I wrestled with what people would think; how any man could support a woman he had just met and expect an egalitarian relationship; whether I could compromise my independence without losing myself.
A few months before, a fortune teller at a temple in Hong Kong had warned me that my self-reliance might propel me, career-wise, to a glorious treetop on a mountain peak, but leave me sitting there alone. In fact, this trait had undone every previous relationship.
Back in Shanghai, I gathered my belongings from the mice-infested studio where, for more than a year, I had fallen asleep to the screeching of stray cats and woken to the songs of rickshaw vendors. I moved into the journalist’s 3,000-square-foot perch in the V.I.P. tower of a hotel compound where President Nixon and his delegation once stayed.
I learned to smile less uneasily at the doormen who rushed to greet us; to focus on my computer as the housekeeper worked around me; to leave my wallet in a drawer whenever we ate out.
When we traveled — throughout China and to Vietnam, India, Turkey, Italy, Hungary — I often carried nothing. He had the currency, itinerary and keys, so why not my passport? None of this affected the way we debated books, edited each other’s work, excavated our pasts and built a relationship in which we each felt we had finally met our match.
He never expressed reservations about our arrangement. In fact, he’d begun talking of marriage. And though marriage seemed a remote possibility to me, I began to understand his vision: a future where not only our finances, but every twist of fate would be shared. In truth, my financial dependence was breaking down my cynicism about romance. I could no longer tell myself, as I had with every previous boyfriend, that I didn’t need him.
“You’re a keeper,” he liked to say. “I had to grab you and keep you.” This became our joke, until we encountered those blond men. After that, in my own eyes, I wasn’t just a keeper: I was a possession, a woman being kept.
Other realities I hadn’t quite faced: my mother’s pointed remarks about how women had nothing without financial autonomy; a mutter from my father that I’d become a laowai’s mistress; the incredulity of friends who knew I had paid the bills by working as a teacher, a salesclerk, a waitress, while devoting my spare time to writing. Now here I was trying to finish a novel about a family of fiercely independent women touring their ancestral home of China, while I lived like a trophy wife.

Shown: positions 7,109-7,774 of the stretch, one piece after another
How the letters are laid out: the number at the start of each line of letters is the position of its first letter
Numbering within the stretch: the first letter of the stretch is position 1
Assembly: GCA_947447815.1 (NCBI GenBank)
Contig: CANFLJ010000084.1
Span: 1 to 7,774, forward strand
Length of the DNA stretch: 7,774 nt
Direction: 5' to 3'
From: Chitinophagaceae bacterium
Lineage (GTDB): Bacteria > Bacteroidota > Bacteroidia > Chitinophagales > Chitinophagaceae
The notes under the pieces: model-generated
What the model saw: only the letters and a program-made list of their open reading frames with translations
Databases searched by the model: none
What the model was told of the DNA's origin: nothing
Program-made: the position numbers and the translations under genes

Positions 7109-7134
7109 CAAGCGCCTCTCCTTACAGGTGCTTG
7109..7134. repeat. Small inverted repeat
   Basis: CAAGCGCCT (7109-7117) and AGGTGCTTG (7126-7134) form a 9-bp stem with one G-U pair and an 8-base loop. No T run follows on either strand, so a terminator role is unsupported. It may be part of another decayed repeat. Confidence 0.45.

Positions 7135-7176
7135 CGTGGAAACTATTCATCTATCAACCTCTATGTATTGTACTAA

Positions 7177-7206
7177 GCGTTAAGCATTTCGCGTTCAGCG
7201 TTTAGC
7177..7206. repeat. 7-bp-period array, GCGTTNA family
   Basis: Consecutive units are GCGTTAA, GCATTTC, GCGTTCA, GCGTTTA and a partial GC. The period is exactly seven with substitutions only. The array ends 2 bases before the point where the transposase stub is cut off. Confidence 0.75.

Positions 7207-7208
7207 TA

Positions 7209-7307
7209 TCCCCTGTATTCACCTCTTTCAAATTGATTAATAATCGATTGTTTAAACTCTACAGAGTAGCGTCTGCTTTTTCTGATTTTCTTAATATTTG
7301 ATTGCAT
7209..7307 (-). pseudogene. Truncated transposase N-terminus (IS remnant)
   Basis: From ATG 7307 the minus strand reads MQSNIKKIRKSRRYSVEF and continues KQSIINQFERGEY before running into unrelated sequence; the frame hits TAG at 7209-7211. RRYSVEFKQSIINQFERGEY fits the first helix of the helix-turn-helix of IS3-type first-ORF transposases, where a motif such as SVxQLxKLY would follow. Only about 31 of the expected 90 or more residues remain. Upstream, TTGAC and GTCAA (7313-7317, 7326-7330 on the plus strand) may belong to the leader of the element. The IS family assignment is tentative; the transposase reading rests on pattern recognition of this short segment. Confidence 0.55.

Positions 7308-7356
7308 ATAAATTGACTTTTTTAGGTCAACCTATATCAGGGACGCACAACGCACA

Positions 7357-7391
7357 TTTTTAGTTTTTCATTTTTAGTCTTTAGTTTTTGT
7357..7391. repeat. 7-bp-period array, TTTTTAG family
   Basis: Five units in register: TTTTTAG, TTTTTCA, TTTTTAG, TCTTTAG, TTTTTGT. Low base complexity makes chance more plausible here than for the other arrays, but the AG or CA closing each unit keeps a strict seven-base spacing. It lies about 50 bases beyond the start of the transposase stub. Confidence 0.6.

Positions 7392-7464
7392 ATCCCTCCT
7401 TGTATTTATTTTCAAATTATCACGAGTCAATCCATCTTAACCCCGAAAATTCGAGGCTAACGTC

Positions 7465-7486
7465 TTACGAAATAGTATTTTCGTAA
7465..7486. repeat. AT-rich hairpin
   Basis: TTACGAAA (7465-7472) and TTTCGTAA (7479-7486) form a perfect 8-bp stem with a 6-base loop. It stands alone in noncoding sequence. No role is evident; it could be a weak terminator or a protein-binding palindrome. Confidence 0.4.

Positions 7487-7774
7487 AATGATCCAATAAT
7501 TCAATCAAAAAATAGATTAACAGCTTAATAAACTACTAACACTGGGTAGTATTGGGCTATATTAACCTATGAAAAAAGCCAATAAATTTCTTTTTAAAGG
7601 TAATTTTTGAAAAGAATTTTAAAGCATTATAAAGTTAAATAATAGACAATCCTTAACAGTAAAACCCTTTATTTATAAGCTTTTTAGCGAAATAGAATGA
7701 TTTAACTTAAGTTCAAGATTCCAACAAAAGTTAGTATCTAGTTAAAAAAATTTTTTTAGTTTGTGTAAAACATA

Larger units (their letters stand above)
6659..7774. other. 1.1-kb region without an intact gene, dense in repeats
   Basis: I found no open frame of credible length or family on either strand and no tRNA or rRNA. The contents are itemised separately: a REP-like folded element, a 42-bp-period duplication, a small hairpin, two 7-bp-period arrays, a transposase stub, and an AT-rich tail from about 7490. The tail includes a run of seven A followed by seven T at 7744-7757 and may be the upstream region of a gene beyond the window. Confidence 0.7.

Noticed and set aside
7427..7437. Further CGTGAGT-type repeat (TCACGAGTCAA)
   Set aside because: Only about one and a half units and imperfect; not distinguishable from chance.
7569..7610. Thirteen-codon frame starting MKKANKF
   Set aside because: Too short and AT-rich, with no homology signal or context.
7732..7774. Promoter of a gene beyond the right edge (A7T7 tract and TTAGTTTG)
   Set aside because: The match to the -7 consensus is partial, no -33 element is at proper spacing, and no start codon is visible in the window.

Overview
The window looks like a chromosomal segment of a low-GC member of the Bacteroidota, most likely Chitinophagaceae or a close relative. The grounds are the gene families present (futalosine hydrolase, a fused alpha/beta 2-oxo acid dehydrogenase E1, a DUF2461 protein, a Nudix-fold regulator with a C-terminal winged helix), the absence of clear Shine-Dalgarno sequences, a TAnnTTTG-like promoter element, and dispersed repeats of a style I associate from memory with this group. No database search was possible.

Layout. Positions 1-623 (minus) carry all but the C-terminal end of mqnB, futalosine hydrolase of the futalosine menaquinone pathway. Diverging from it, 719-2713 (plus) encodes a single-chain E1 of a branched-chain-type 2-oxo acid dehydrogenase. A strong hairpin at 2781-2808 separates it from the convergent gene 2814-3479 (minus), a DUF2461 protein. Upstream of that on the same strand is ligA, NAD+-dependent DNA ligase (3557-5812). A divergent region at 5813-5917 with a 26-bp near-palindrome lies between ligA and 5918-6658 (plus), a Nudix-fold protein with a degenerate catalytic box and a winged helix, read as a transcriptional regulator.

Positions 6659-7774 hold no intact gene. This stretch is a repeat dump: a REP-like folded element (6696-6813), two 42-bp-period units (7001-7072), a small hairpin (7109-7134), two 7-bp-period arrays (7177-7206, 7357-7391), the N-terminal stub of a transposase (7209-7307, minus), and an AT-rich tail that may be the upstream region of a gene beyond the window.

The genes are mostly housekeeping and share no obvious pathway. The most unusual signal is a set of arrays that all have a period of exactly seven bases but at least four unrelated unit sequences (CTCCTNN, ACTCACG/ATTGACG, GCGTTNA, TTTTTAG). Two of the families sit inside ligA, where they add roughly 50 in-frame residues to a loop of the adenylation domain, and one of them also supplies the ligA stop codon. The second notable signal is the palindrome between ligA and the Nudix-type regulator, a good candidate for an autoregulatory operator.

I started to persuade myself that this was temporary. I joked to friends that my boyfriend was my latest fellowship. I told him there’d be no more talk of marriage. He was hurt but figured I’d come around. Over the next months, the relationship continued as before, even as I told myself that, any moment, I would resume my real identity.
ONE evening, we sped toward yet another hotel in a taxi, having flown into the otherworldly beauty of Guilin. I was fighting a cold and weary of travel as we hurtled past lush banyan trees and jutting karst formations. I thought he was focused on the scenery when, out of the falling darkness, he said my name, first and last, so quietly he might’ve been talking to himself. He said he would love me forever. I started to make a lighthearted rejoinder.
He said: “I love generations before you and generations after. I love your children. I hope to be their father.” As his words suffused me, I realized that all the time I had tried to convince myself our present would soon be the past, it was unspooling into our future. I had fretted over the connotations of being kept, yet forgotten the basic meaning. He wanted to keep me, and I wanted to keep him. This was for keeps.
In the six years since that evening, we have moved back to New York, weathered ups and downs in each of our incomes, bought a home, married and are now expecting our first child: traditional steps in the human pursuit of permanence, if not in traditional order. Still, when I think about what will remain, I remember those words he uttered in a cab as the treetops and karst hills blurred into twilight.
A version of this article appeared in print on September 4, 2011, on page ST6 of the New York edition with the headline: To Keep but Not Be Kept.